“Alcohol consumption causes liver disease” and “alcohol and fatal cancers are directly linked” are the labels that will be featured on wine, beer and spirits on sale in Ireland. Dublin is the first capital in the world to impose information on the health risks associated with the consumption of certain beverages, despite the concerns raised by various trading partner countries and numerous European and national trade associations.
The rule was notified in June in Brussels, which – with the moratorium period which expired at the end of December 2022 – gave the green light to the national authorities to make the provision effective. The approval from the EU had aroused the opposite reaction – above all – from Italy, France and Spain, who fear it could be an obstacle to the internal market. The law will apply after a three-year transition period, thus fully entering into force from 22 May 2026. “I am delighted that we are the first country in the world to take this step and introduce comprehensive health labeling of alcohol products, I don’t see I can’t wait for other countries to follow suit,” said Irish Health Minister Stephen Donnelly. For Dublin, the labels will help reduce the heavy consumption of alcohol in the country, considered a real national health emergency.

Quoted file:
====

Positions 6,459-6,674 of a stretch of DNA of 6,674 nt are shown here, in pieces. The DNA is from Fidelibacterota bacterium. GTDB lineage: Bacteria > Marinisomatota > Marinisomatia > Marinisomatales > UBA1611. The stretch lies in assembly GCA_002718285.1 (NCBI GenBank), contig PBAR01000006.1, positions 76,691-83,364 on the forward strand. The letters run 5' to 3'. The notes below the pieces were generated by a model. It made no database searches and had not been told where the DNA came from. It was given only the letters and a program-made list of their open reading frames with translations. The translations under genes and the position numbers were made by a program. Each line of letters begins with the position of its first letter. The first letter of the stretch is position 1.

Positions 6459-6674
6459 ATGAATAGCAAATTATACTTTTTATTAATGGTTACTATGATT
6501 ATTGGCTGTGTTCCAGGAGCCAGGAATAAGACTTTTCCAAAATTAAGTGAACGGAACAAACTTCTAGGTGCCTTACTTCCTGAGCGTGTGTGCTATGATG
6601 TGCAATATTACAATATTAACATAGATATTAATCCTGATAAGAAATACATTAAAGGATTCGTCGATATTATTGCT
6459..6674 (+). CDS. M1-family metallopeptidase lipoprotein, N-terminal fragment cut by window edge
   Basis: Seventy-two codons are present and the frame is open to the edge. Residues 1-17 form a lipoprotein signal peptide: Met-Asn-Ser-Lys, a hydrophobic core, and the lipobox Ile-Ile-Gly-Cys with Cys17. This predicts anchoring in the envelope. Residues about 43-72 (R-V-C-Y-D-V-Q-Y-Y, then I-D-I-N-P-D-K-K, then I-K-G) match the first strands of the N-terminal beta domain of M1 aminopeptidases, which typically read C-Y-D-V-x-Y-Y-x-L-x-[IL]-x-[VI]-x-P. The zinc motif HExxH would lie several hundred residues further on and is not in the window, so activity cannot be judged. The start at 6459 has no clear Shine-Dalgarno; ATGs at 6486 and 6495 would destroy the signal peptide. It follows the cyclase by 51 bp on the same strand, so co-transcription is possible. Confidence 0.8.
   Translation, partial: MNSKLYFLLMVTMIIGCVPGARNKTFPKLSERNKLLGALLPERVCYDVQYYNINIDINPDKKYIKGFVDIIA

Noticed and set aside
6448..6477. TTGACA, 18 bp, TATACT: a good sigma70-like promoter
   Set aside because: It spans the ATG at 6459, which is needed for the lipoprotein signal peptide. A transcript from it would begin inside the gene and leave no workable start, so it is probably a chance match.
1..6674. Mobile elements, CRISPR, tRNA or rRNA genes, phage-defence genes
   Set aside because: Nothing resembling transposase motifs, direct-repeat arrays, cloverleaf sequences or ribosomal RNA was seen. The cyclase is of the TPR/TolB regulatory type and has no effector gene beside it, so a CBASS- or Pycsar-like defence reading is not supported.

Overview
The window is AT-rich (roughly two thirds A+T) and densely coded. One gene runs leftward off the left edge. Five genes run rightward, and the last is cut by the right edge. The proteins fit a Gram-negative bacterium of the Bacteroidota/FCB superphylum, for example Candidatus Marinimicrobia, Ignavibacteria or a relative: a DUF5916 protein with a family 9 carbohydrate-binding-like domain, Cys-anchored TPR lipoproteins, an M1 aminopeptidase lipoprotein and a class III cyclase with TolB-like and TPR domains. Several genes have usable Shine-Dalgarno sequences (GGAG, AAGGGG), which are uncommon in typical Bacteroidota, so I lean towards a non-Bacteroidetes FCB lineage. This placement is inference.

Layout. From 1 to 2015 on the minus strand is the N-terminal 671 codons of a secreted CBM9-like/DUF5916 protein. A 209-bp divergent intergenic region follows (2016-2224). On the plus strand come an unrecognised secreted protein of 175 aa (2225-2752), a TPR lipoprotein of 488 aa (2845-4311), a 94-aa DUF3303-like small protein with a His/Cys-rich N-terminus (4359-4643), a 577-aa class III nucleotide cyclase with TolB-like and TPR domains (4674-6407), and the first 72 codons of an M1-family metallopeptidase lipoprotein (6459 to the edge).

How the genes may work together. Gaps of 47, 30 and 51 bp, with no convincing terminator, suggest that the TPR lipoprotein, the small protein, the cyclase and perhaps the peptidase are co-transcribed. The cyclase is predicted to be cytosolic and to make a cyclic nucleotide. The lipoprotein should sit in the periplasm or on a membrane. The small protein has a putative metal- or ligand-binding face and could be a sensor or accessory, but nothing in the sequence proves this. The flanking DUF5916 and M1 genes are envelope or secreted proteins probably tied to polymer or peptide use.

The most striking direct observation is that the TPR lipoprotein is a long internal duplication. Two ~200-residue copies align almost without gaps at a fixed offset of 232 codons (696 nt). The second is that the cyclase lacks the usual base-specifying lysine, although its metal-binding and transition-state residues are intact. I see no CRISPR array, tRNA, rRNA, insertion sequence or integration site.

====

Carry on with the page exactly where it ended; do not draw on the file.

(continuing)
But according to Coldiretti, the measure could jeopardize Italian wine exports, which reached 7.9 billion in 2022. Yesterday the Minister of Agriculture and Food Sovereignty Francesco Lollobrigida returned to the subject, stating that “the stigmatization of wine by Ireland creates a disturbance within the single market”. A position statement also came from the Italian Society of Environmental Medicine (Sima): “The attack on Italian wine we are witnessing has nothing scientific about it, and this is confirmed by the official numbers of research institutes”.